United States District Court, N.D. Illinois, Eastern Division
OPINION AND ORDER
L. ELLIS, UNITED STATES DISTRICT JUDGE
Ryishie Bailey, a former inmate at Cook County Department of
Corrections (“CCDOC”), brings this suit against
Defendant Thomas J. Dart under 42 U.S.C. § 1983 alleging
that Dart acted with deliberate indifference to Bailey's
health and wellbeing in violation of his Fourteenth
Amendment rights arising from the conditions of his
incarceration at CCDOC from April 9, 2012 through April 25,
2014. Bailey also brings a state law indemnification claim
against Cook County pursuant to the Local Government and
Governmental Employees Tort Immunity Act, 745 Ill. Comp.
Stat. 10/9-102. Defendants move to dismiss Bailey's First
Amended Complaint (“FAC”) on the basis that it is
barred by the statute of limitations and because it is
insufficiently pleaded with respect to Dart. The Court grants
Defendants' motion to dismiss  because the applicable
statute of limitations bars the FAC.
was a pre-trial detainee at CCDOC from April 9, 2012 through
April 25, 2014, at which time the State transferred him to
Sheridan Correctional Facility.
detained at CCDOC, Bailey was exposed to excessive amounts of
mold and mildew in areas of the facility, including the
showers and empty cells. The presence of the mold and mildew
went unaddressed by Dart throughout Bailey's detainment.
As a result of his exposure to the mold and mildew, Bailey
developed a variety of health issues, including difficulty
breathing, wheezing, coughing, and migraine headaches. He
continues to experiences these issues to this day.
detained at CCDOC, Bailey, along with 40 other inmates, filed
grievances regarding the conditions at the jail. Bailey never
received a response to his grievances and CCDOC never
remediated the mold and mildew during his time there. Bailey
also notified CCDOC staff on several occasions of the mold
Dart is the Sheriff of Cook County and the head of CCDOC.
Dart has supervisory responsibility for CCDOC. During the
relevant period, Dart took no actions to remedy the mold and
filed his original complaint in this case on July 5, 2016. He
filed the FAC on November 23, 2016.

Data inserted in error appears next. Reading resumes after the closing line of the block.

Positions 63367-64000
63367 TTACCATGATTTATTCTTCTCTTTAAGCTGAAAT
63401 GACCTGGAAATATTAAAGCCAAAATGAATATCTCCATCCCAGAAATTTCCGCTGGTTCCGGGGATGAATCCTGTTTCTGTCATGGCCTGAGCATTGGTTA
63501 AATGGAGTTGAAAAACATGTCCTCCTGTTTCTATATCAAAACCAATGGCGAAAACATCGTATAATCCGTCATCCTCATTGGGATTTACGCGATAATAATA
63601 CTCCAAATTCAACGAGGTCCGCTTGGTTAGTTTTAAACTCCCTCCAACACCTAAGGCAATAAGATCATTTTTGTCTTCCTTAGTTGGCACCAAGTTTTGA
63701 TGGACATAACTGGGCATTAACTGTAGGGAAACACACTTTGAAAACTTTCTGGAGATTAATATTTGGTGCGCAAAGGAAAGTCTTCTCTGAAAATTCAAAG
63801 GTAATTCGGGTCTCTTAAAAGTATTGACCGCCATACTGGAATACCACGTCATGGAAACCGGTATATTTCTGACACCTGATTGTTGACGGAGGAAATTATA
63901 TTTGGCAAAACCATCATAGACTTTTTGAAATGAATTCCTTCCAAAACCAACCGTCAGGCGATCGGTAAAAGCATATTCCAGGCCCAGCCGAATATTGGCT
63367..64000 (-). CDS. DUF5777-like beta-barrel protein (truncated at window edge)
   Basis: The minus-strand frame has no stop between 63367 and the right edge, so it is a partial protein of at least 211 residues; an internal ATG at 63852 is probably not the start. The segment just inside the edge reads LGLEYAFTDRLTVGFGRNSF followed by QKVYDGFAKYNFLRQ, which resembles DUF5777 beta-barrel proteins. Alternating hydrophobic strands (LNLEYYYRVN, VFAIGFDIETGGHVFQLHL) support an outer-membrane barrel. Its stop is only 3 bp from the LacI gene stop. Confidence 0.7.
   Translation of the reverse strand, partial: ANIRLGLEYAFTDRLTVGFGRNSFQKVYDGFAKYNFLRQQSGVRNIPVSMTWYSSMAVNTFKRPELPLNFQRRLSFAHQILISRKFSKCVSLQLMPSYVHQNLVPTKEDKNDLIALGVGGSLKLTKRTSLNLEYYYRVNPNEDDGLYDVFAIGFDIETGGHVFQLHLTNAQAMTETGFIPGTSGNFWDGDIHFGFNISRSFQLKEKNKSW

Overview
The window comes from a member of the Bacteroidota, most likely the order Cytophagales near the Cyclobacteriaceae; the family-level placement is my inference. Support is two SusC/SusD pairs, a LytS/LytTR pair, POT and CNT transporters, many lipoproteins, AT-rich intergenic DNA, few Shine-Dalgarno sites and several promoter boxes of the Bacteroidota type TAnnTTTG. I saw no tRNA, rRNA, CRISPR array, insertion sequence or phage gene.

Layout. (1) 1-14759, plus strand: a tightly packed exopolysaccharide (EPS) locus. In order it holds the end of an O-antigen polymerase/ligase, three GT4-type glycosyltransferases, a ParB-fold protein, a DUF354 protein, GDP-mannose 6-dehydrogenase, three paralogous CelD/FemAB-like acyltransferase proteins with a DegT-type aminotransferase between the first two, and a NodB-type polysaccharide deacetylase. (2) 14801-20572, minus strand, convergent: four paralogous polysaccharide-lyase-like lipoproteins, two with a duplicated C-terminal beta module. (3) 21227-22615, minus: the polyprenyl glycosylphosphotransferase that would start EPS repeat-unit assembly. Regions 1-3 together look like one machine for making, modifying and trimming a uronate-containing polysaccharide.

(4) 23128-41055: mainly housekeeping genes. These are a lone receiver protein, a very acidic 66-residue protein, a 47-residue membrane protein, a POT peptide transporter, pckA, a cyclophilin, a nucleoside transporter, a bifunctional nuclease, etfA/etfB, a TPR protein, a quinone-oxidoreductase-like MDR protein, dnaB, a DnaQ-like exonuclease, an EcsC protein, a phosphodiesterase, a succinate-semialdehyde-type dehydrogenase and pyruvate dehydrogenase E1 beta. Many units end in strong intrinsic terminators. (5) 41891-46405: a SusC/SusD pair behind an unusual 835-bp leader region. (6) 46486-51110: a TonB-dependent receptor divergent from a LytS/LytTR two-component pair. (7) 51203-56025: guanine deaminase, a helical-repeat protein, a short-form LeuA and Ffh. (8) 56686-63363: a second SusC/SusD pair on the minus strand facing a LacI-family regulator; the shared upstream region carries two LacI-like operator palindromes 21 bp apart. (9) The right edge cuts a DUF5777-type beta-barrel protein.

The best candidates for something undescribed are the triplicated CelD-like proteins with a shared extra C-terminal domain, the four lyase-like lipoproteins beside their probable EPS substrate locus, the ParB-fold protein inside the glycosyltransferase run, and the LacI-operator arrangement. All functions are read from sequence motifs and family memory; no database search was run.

motion to dismiss under Rule 12(b)(6) challenges the
sufficiency of the complaint, not its merits. Fed.R.Civ.P.
12(b)(6); Gibson v. City of Chicago, 910 F.2d 1510,
1520 (7th Cir. 1990). In considering a Rule 12(b)(6) motion
to dismiss, the Court accepts as true all well- pleaded facts
in the plaintiff's complaint and draws all reasonable
inferences from those facts in the plaintiff's favor.
AnchorBank, FSB v. Hofer, 649 F.3d 610, 614 (7th
Cir. 2011). To survive a Rule 12(b)(6) motion, the complaint
must not only provide the defendant with fair notice of a
claim's basis but must also be facially plausible.
Ashcroft v. Iqbal, 556 U.S. 662, 678, 129 S.Ct.
1937, 173 L.Ed.2d 868 (2009); see also Bell Atl. Corp. v.
Twombly, 550 U.S. 544, 555, 127 S.Ct. 1955, 167 L.Ed.2d
929 (2007). “A claim has facial plausibility when the
plaintiff pleads factual content that allows the court to
draw the reasonable inference that the defendant is liable
for the misconduct alleged.” Iqbal, 556 U.S.
Statute of Limitations
argue that Bailey's claims are barred by the statute of
limitations because he filed his initial complaint more than
two years after his April 25, 2014 departure from CCDOC. The
statute of limitations is an affirmative defense that need
not be anticipated in the complaint in order to survive a
motion to dismiss. United States v. Lewis, 411 F.3d
838, 842 (7th Cir. 2005). But that is not the case where
“the allegations of the complaint itself set forth
everything necessary to satisfy the affirmative defense, such
as when a complaint reveals that an action is untimely under
the governing statute of limitations.” Id.;
see also Brooks v. Ross, 578 F.3d 574, 579 (7th Cir.
2009) (considering statute of limitations defense on motion
to dismiss where relevant dates were set forth in the
§ 1983 claim is governed by the forum state's
statute of limitations for personal injury claims, in this
case, two years. Henderson v. Bolanda, 253 F.3d 928,
931 (7th Cir. 2001); 735 Ill. Comp. Stat. 5/13-202.
Additionally, federal courts borrow the state's tolling